• I don't want to recommend software. I don't think, that this is off-topic. Sorry for incomprehensibility. I updated my question.
    – devlin
    Apr 4, 2014 at 17:32
1

The PS cmdlets do seem to be lacking for managing scheduled tasks, but I think you're overestimating the complexity of reporting on tasks, or creating the same task across multiple servers.

The SCHTASKS exe is useful tool for managing tasks programatically:
http://msdn.microsoft.com/en-us/library/windows/desktop/bb736357%28v=vs.85%29.aspx

# Inventory Report
foreach ($server in gc .\serverList.txt) {
    write-warning $server
    SCHTASKS.EXE /s $server /query /fo csv > tasks.csv
    $csv = Import-Csv .\tasks.csv
    $csv | where {$_.taskname.lastindexof("\") -eq 0 -OR $_.taskname -match "\\Legacy" }    # Ignore bultin OS tasks from MS
}

# Create task if missing
foreach ($server in gc .\serverList.txt) {
    write-warning $server
    SCHTASKS.EXE /s $server /query /fo csv > tasks.csv
    $csv = Import-Csv .\tasks.csv
    if ( $csv.taskname.contains("\TaskNameToFind") ) {
        "Job already present"
    } else {
        SCHTASKS.EXE /s $server /Create /SC MONTHLY /MO first /D SUN /TN TaxTime C:\windows\system32\calc.exe
    }
}

You could similarly remove the same tasks across multiple servers by using the first half of the IF condition in the second example with the /DELETE operator.

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It depends on what tasks you want to execute.

You can for example schedule a PowerShell command on one machine, which then in turn connects to other machines and executes powershell commands.

Edit:

After clarification from the OP, here's how you can execute the Command on a remote server from PS:

Invoke-Command -ComputerName MYCOMPUTERNAME -ScriptBlock {
        Get-ScheduledTask | Get-ScheduledTaskInfo | fl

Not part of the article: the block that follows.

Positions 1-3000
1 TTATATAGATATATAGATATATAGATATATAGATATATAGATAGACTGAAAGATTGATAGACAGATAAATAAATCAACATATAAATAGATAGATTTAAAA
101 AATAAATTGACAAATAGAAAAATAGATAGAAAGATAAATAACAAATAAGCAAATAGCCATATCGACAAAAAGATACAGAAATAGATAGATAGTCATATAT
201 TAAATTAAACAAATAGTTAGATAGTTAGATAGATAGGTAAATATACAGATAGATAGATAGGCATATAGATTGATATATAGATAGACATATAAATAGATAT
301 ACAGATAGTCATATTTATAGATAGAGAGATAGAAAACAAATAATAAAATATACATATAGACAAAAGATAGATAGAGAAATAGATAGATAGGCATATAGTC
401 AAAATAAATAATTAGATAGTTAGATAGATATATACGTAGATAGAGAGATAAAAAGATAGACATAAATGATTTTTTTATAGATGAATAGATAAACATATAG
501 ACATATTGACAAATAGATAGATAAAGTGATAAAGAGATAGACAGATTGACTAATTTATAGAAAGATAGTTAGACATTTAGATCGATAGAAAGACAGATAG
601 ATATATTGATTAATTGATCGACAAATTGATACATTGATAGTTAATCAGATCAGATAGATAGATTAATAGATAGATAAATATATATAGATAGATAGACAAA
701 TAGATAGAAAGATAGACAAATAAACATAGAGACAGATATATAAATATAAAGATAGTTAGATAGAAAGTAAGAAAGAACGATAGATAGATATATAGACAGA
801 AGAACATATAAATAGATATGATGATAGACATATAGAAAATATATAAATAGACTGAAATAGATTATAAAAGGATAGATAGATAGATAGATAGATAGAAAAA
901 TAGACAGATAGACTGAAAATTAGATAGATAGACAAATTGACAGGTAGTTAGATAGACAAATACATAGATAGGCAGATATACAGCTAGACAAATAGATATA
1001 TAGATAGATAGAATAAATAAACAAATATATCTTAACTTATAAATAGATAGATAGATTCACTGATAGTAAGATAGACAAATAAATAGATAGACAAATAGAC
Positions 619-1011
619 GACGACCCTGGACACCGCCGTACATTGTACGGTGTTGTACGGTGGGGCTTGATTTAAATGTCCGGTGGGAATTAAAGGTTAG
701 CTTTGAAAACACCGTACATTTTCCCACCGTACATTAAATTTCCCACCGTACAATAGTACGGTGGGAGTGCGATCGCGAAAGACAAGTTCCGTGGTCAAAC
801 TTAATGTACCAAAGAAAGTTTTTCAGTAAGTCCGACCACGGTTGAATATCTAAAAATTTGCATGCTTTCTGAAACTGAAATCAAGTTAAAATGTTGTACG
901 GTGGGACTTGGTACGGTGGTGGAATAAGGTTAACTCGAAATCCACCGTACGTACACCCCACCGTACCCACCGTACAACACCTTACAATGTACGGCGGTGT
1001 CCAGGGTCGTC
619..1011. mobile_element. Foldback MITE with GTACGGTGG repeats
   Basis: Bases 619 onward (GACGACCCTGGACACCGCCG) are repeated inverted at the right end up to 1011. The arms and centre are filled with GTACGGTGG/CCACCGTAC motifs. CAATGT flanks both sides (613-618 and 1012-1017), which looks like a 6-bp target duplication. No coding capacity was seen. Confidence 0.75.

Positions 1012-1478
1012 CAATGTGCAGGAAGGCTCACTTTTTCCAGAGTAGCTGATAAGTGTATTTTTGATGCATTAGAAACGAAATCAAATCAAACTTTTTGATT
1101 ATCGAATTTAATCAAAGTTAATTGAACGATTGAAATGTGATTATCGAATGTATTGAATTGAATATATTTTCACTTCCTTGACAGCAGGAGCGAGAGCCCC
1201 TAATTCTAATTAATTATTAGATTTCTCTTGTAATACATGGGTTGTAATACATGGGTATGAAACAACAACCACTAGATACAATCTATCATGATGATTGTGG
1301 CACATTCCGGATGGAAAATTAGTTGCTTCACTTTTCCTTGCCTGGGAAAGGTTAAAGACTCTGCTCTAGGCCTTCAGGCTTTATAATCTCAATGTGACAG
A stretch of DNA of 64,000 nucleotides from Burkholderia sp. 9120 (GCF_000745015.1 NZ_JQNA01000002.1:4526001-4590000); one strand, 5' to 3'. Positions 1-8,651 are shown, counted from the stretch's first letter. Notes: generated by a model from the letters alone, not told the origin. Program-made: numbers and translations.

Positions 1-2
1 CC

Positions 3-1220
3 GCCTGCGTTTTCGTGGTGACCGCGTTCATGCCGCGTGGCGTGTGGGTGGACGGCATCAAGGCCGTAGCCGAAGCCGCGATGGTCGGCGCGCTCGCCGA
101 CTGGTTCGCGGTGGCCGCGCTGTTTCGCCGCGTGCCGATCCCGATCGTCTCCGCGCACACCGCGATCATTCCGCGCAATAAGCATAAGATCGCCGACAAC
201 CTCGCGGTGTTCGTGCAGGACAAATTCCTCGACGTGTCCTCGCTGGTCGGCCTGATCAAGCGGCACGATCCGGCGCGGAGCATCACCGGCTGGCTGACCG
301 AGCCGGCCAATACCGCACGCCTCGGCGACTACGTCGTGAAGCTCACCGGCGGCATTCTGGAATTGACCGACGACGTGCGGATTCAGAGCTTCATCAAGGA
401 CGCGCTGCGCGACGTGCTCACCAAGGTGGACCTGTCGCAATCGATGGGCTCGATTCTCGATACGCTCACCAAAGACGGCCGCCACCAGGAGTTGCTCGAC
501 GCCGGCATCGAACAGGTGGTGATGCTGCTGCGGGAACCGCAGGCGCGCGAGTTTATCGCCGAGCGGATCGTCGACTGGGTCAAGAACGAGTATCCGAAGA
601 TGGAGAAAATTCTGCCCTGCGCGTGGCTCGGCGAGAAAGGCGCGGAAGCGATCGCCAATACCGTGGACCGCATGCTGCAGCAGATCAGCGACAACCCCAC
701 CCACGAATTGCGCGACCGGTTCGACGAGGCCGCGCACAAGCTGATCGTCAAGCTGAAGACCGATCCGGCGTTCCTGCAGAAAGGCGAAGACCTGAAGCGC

}
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To give you another angle - this normally is done using special centralized software and one that can do that is microsoft system center operations manager.

http://www.systemcentercentral.com/opsmgr-forum-discussion-task-automation-with-opsmgr-rules-or-windows-scheduled-tasks/

has some discussion about this.

An example for an enterprise task scheduler you can find at http://www.jamsscheduler.com/ - the feature list may enlighten you on why those exist.

Although once things get complex there is much better 3rd party software. Not as SCOM is bad - but it is not specializd as enterprise scheduling software, the scheduling part of part of some management pack. Enterpise Schedulers can run distributed workflows with complex dependencies (first run script a on those machines, once that is done that script on machine b, then back to cleanup scriptson the first set while yet another machine does file uploads).

The advantage of SCOM and enterprise schedulers is control, central, especially with specialized toold. Automation turns complex fast and an operations team must be able to see what is going on.

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  • Don't forget about System Center Orchestrator (formerly Opalis). It's an automation engine from Microsoft.
    – MDMarra
    Apr 5, 2014 at 11:13
  • Yes, that one too ;) Plents of tools around.
    – TomTom
    Apr 5, 2014 at 11:13